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Uncontrolled lobbying has our democracy at risk

Among the many ills that make the political system work against the public good, lobbying is at or near the top – it usually goes hand-in-hand with political donations (aka bribes) – and there is little will among those in power to halt the anti-democratic actions.

Working against the public good is the goal of pretty much all corporate lobbying, in fact.

 Things aren’t as bad in Canada as they are in the U.S., but that’s not saying much. Canada has stricter regulations against corporate lobbying than is the case in the U.S., where Congress long ago sold out to the highest bidders.

Just like the farce of integrity and accountability, Canadian laws governing lobbyists are rife with loopholes and ambiguities designed to keep the practice going while giving some lip service to regulating the industry. Successive governments have failed to make more than minor incremental improvements.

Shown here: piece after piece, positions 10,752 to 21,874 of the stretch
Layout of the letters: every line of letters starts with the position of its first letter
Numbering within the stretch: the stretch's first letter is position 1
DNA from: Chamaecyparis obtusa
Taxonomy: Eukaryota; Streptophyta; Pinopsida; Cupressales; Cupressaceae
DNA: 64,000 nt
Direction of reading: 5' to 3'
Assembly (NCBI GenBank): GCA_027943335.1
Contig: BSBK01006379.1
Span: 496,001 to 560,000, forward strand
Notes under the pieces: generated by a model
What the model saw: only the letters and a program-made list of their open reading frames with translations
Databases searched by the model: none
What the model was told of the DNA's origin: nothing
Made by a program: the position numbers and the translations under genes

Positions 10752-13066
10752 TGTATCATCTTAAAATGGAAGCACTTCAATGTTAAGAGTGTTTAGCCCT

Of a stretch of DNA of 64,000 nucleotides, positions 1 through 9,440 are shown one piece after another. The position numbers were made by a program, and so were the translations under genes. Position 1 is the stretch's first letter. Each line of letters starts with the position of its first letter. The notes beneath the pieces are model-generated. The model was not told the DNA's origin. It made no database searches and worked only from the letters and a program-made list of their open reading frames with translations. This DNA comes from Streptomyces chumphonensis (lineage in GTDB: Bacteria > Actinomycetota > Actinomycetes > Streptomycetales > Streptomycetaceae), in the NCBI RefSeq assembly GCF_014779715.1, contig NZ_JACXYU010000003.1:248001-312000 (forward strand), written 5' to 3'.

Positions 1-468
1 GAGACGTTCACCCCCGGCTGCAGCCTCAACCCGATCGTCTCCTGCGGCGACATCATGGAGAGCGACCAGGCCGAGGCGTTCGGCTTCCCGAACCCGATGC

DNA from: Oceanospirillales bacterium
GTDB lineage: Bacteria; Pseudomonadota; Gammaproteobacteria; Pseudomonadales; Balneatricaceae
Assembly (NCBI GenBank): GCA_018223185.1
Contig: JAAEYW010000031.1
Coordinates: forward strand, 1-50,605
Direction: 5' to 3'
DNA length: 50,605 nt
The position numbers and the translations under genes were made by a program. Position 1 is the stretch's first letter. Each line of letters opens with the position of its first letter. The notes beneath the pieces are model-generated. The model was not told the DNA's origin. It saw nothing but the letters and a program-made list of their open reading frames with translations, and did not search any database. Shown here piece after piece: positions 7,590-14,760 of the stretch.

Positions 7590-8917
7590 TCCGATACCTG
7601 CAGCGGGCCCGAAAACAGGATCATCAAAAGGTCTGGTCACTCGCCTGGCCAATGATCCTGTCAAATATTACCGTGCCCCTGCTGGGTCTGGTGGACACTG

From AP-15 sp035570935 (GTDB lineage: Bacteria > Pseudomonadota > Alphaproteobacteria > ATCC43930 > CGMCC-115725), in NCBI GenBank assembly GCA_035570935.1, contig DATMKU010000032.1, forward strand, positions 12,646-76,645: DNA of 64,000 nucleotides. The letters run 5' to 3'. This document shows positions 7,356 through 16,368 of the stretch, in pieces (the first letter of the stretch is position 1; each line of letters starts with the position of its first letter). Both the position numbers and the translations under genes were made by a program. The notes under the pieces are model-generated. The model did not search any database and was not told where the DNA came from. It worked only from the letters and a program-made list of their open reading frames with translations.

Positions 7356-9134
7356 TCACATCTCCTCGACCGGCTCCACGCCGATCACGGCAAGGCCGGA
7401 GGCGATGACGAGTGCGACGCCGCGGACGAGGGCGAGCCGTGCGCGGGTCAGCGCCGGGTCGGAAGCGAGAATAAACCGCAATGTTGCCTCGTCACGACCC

Ottawa-based Democracy Watch has identified three glaring loopholes in the Lobbying Act that essentially pave the way for secret and unethical practices.

First off, secret lobbying will still be legal if the lobbyist is not paid for their lobbying: a consultant lobbyist can easily arrange for clients to pay them for other services while lobbying for free, and former cabinet ministers and senior government officials collecting rich pensions can afford to lobby for free, and they are the people who most need to be stopped from lobbying because of the undue and unethical influence they can have on their former colleagues.